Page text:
Speed Management in Rural Two-way Roads – Speed Limit Definition Through Expert-based System

Speed Management in Rural Two-way Roads – Speed Limit Definition Through Expert-based System


Nuno Gregorio, Universidade De Coimbra, Ana Bastos Silva, Universidade De Coimbra, Alvaro Seco, Universidade De Coimbra


Development of a discrete choice mathematical model for the definition of speed limits in interurban two-way roads, using an expert-based system.


Until recently, the design of road infrastructure involved mainly concerns related to the base speed value and to requirements imposed by criteria ensuring high levels of service. In fact, until the 1980’s technical recommendations usually based the definition of geometrical and functional solutions on concerns without major consideration of road integration in the surrounding environment. Thus, road networks were mostly designed to provide uninterrupted flow conditions and a high level of mobility.
However, the recent and growing urbanization of the adjacent spaces along roads led to the emergence of dispersed built-up areas, with non-easily identifiable boundaries with consolidated urban areas and the rural regions. In this increasingly complex road environment, traditional road design and management principles, namely including speed limit setting approaches, tended not to be appropriate, which very often has had implications in terms of speed related severe accidents.
Therefore, it is today consensually accepted that only an integrated approach is able to take into account, in a coherent and balanced way, the interests and needs of all the involved users and stakeholders. These requirements include not only the need of a high level of service of motorized vehicles and a suitable standard of urban living, but also safety concerns associated to other users and local residents. This vision has been leading to different approaches on speed management along the road and particularly to the definition of the maximum speed appropriate to each section.
During the last decade, new speed limits setting methodological approaches have emerged, based on new design models and tools, which take into account road geometric, safety and operational characteristics. Among others, the Australian family of applications (XLimits), later adapted in other countries such as USA and New Zealand, is a relevant example of this type of approach. This model enables the selection of adequate speed limits by taking into consideration a wide set of explanatory variables, aiming at describing the infrastructure, land use, local safety and operational characteristics. However adapted to the standard road environments of the countries for which they were developed, these models tend to require the availability of a wide range of information, not always easily collected. This is the case, for instance, of local accident and speed distribution data, which is often in many other contexts impossible to obtain.
Having this into account, this research work aimed to develop a methodology of speed management with a widespread use applied to single carriageway roads in interurban areas, crossing different road environments with a mixed use. More specifically, this work focused on the development of a decision support methodology for the definition of the appropriate maximum speed in each road section, based on criteria related with speed consistency and road layout homogeneity, as well as on the willingness of drivers to naturally accept a change in the legal limit.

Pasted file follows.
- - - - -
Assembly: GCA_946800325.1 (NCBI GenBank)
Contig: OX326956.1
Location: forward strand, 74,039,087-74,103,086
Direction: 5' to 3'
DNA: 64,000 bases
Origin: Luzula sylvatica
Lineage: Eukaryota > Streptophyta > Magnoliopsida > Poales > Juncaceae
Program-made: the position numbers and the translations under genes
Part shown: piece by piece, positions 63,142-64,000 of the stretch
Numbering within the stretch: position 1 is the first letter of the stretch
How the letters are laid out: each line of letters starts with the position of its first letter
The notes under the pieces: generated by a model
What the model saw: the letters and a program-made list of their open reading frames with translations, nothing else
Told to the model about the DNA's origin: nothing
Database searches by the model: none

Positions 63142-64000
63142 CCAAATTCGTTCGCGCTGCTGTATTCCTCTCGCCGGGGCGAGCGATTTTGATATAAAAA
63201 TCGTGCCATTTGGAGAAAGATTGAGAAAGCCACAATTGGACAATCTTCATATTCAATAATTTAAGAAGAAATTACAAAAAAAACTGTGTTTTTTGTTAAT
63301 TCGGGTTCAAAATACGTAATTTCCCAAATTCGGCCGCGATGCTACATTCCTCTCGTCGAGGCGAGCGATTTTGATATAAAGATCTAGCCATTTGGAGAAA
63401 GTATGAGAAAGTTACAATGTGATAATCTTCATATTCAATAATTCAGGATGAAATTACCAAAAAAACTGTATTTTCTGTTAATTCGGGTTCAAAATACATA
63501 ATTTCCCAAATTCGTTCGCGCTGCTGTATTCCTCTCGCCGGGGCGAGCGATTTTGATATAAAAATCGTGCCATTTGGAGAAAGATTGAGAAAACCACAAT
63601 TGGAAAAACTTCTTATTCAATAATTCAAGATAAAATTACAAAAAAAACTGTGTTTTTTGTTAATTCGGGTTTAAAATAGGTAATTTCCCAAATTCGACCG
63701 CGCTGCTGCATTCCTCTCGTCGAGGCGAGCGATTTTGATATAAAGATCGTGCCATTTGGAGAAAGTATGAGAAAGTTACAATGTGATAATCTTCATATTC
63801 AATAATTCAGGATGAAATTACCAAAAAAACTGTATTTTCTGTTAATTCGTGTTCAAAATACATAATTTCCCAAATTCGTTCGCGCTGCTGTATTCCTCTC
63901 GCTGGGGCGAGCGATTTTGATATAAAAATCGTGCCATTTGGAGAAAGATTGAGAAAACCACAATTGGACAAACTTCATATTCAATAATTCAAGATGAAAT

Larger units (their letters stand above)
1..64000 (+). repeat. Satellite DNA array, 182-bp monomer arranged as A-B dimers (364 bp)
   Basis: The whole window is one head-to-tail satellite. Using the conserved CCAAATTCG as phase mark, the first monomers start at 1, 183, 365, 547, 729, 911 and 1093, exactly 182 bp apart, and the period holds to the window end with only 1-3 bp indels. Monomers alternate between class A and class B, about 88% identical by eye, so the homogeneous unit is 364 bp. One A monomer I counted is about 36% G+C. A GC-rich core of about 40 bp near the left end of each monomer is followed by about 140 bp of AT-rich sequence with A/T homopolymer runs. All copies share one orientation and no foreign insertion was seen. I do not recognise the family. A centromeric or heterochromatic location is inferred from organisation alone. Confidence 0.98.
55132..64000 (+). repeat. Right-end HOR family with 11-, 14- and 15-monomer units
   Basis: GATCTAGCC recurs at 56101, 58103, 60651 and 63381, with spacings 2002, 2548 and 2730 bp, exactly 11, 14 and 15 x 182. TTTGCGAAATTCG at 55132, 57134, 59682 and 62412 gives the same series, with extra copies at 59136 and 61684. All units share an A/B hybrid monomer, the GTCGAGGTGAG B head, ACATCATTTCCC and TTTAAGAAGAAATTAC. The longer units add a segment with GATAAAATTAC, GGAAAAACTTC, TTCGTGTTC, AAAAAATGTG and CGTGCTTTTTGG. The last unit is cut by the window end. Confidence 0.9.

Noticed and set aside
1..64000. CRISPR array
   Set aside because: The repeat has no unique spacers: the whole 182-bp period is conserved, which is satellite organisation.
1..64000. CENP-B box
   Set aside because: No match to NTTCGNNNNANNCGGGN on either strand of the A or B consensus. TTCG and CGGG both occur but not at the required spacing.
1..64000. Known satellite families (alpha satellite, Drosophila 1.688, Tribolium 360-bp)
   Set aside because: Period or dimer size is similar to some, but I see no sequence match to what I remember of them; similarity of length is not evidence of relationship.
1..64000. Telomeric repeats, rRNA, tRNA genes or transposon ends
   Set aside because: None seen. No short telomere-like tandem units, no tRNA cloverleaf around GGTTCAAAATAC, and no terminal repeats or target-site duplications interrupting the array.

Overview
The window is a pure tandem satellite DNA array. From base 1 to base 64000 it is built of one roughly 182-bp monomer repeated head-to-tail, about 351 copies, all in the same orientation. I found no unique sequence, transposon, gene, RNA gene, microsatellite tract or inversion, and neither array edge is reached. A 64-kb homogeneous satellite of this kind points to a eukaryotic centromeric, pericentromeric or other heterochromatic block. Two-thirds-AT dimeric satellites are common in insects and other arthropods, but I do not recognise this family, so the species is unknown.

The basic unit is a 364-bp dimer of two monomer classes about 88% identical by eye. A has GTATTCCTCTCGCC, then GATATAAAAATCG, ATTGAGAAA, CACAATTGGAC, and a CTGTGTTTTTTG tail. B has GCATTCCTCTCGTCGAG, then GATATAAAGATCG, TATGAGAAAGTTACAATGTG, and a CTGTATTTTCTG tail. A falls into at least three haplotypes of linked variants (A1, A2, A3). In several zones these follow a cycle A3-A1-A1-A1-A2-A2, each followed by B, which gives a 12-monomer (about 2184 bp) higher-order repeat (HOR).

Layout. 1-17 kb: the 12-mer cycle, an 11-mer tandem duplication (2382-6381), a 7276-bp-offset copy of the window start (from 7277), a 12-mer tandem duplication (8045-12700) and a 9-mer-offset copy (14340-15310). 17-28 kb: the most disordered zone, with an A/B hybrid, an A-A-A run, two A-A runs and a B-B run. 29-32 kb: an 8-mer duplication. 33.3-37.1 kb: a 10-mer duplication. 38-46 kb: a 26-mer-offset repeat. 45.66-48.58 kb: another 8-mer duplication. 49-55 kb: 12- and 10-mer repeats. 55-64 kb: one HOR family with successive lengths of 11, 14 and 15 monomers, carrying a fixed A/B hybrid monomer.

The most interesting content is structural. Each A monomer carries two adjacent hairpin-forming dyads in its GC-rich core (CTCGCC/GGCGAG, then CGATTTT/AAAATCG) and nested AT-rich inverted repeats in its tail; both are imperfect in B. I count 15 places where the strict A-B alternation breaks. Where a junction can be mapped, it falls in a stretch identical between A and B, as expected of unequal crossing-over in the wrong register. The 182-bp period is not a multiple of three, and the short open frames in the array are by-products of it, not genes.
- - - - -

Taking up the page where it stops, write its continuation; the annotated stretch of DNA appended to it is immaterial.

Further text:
For this purpose, an analytical model able to accurately estimate that speed limit was developed based on a set of objective and easily measurable and obtainable explanatory variables characterizing the section under analysis and its surrounding areas. A real database covering the observation of national or regional road sections was collected and used. This model is intended to be based on internationally accepted design principles, as those taken into account in the previously referred approaches, but calibrated for other road environments (in this specific case, the Portuguese road network).
The resulting methodology is a Multinomial Logit model, a discrete choice technique, and it was carried out using a case-study involving four different tracks of interurban roads crossing different environments. The model was estimated resorting to the use of values chosen by four traffic safety experts recorded for each road segment in both directions. Limitations imposed on speed resulting from other properties of the road, namely restrictions based on the road track, were not taken into account.
The paper firstly includes a literature review of the subject under analysis. This is followed by the description of the methodological approach used in this work, including the estimation of the Multinomial Logit discrete choice model. Afterwards, the validation of the estimated model is carried out, by applying it to an independent data set relative to another road track. The obtained results are then analyzed and discussed, having into account the current posted speed limits in the sample roads in order to evaluate how much they differ from the model outputs. Finally, conclusions and discussion of future work are presented.


Association for European Transport